Music Maker Foundation is hosting a series of free concerts at Carrboro Town Commons every Friday night from 6:30-8:30 p.m. May 13-June 10.
The concert series, titled Freight Train Blues, is named after the eponymous song by Elizabeth “Libba” Cotten, a folk and blues artist born in Carrboro in 1893. Her folk revival music later inspired artists like Bob Dylan and Jerry Garcia, according to the Rock and Roll Hall of Fame. Cotten was inducted into the Hall of Fame on May 4.
Freight Train Blues pays homage to Cotten’s legacy and spotlights other Southern artists making folk, soul, bluegrass, gospel and blues music. The series is sponsored by WUNC and the City of Carrboro.
Music Maker founder Tim Duffy said most of the artists the foundation works with are 55 and older, and many have annual incomes under $25,000.
“Our mission is to help pioneers of Southern musical traditions through our programs,” he said.
Music Maker Foundation is a non-profit organization based in Hillsborough. The foundation has been meeting the professional and personal needs of Southern musical artists for nearly 30 years.
The foundation’s subsistence program helps these artists cover their living expenses, and their professional development program aims to document the artists and disseminate their music.
“A big part of what we do is create what we like to call cultural equity,” Duffy said. “In the music business, only the rich and powerful labels get into radio stations, or the most powerful artists get into museum exhibits. But by documenting these artists and presenting them in this way, they can be seen and celebrated.”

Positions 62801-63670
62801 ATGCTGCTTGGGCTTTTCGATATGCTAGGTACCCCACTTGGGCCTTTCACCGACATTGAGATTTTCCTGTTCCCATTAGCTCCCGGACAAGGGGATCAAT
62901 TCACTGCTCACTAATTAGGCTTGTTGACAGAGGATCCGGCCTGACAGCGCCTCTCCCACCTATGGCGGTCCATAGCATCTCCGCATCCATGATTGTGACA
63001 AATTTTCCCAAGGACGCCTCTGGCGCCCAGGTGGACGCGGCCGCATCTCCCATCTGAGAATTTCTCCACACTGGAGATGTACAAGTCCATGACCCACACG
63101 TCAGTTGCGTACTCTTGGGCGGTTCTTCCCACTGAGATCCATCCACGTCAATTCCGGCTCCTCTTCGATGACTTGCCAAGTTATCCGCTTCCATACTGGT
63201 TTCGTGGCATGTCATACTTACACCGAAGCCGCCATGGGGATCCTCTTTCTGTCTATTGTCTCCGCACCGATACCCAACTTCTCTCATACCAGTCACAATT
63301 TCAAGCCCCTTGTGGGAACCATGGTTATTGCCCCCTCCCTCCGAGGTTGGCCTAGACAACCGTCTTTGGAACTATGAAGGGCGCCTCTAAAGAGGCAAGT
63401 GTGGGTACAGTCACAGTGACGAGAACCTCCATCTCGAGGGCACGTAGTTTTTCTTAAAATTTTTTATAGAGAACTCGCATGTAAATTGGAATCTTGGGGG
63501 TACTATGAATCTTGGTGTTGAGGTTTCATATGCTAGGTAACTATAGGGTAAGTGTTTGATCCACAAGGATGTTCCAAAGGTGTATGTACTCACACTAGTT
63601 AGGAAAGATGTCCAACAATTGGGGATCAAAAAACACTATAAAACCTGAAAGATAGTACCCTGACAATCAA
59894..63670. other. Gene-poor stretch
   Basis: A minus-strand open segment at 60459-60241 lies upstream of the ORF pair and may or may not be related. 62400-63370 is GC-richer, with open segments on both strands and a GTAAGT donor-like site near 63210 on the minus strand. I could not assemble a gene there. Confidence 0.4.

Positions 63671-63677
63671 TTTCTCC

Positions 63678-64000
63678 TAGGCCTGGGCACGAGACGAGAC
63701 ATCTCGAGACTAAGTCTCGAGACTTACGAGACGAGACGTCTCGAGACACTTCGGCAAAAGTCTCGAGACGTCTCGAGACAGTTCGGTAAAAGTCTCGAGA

Tomorrow night will perform Hermon Hitson, an American guitarist who has been making music for over 60 years. He has collaborated with artists like Bobby Womack, Wilson Pickett, The Drifters and Jimi Hendrix.
Hitson said he was inspired to play guitar by the artists he listened to as a youngster, such as Sam Cooke and James Brown. He started recording music in Atlanta, which helped him make contacts in the industry.
“The moment I got to Atlanta, that’s when I started meeting all the people I heard on the radio,” Hitson said. “And that really influenced me a lot.”
Hitson continues to make music and said he plans to release a new album in July or August with Music Maker Foundation.
“I hope it does a lot and gives me another new audience, and I’m so excited about it,” he said.
Other artists performing at the Freight Train Blues include Lil’ Jimmy Reed, who calls himself “the last of the original Louisiana bluesmen”; Hard Drive, a millennial bluegrass collective; La Banda de Los Guanajuatenses, a 13-piece band from Guanajuato, Mexico; and much more.
This will be the eighth annual Freight Train Blues series. There will be a total of five free shows in the series. Carrboro Mayor Damon Seils said he was happy to see the event fully in person.
“I think people are looking forward to being back at these kinds of events and enjoying being with their neighbors in a way that feels comfortable and safe and celebrates this great community,” did he declare.
Seils said Carrboro’s local culture and economy is built around the arts and live music, and Freight Train Blues symbolizes what the town is all about. He said Cotten had become a “hometown hero” in Carrboro and looked forward to celebrating his legacy.
“We get to enter spring with a bang here in Carrboro, while celebrating one of our own,” Seils said.
To get the day’s news and headlines delivered to your inbox every morning, sign up for our email newsletters.